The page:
I have been reading Samuel Taylor Coleridge's masterpiece, "The Rime of the Ancient Mariner." There are a few archaic words in the poem that I was unfamiliar with (e.g. eftsoons and ivy-tod), so I went on line to do a little research. I came across Vocabulary.com with a list from Coleridge's poem.
For "shroud" Vocabulary.com gives this definition: "burial garment in which a corpse is wrapped."
Of course, this is one definition of "shroud," but not the meaning in the poem.
"And a good south wind sprung up behind;
The Albatross did follow,
And every day, for food or play,
"In mist or cloud, on mast or shroud,
It perched for vespers nine;
Whiles all the night, through fog-smoke white,Glimmered the white Moon-shine"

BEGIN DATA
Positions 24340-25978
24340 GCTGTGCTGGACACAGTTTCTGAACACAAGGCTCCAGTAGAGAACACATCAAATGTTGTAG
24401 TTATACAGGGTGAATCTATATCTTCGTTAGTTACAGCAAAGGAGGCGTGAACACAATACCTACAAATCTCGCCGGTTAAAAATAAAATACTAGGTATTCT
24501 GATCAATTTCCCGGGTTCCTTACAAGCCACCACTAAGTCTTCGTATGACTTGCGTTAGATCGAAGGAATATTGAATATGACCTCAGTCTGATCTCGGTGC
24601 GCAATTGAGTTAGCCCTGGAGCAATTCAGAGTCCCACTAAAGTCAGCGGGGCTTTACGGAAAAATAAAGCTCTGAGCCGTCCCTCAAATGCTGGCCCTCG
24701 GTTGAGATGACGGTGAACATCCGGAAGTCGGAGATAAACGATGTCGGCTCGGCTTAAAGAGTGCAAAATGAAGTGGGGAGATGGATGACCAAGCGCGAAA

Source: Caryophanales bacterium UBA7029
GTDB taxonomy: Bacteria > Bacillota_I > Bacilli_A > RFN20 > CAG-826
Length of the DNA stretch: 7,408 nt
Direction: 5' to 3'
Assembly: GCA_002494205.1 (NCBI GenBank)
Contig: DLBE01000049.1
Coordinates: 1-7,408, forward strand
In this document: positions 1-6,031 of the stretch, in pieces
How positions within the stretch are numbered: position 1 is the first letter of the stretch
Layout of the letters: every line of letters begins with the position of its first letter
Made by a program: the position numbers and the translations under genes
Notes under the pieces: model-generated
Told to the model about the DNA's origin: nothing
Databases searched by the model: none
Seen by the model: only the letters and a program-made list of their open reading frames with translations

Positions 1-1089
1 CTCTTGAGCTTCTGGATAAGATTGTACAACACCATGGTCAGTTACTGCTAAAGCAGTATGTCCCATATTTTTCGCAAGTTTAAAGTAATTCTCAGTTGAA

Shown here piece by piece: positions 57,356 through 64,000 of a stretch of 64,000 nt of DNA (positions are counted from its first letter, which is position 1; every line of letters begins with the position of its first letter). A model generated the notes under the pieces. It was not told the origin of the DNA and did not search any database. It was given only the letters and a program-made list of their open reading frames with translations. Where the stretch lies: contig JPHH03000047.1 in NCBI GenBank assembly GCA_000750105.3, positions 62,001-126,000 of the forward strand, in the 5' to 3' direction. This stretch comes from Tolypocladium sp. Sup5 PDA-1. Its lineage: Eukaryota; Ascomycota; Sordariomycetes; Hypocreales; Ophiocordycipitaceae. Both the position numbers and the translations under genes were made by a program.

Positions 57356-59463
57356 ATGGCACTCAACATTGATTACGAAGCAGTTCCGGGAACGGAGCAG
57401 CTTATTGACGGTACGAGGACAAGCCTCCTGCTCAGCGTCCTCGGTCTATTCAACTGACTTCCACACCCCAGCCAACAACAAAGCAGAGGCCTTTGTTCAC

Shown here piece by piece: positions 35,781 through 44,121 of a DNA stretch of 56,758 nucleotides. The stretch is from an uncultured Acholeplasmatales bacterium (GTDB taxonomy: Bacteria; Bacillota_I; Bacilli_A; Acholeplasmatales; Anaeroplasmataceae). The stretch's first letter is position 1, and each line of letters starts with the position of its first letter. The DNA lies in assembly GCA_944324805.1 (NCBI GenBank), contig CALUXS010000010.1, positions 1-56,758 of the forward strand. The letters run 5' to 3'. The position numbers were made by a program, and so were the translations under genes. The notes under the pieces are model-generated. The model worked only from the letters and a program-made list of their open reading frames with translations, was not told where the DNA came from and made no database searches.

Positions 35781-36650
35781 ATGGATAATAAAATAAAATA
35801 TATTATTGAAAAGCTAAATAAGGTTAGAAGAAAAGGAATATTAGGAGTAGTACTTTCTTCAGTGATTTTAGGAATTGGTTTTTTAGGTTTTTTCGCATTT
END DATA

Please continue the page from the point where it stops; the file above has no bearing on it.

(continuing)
Shroud is a nautical term for any of the taut ropes or cables forming part of a ship's standing rigging supporting the mast, and steadying it against lateral sway. Clearly this is the meaning in the above stanza.
This month's Ocracoke Newsletter is an article about one of the early July 4th Parades written by Alice Rondthaler in 1953. It is accompanied by vintage photos.You can read the Newsletter here: http://www.villagecraftsmen.com/news062116.htm.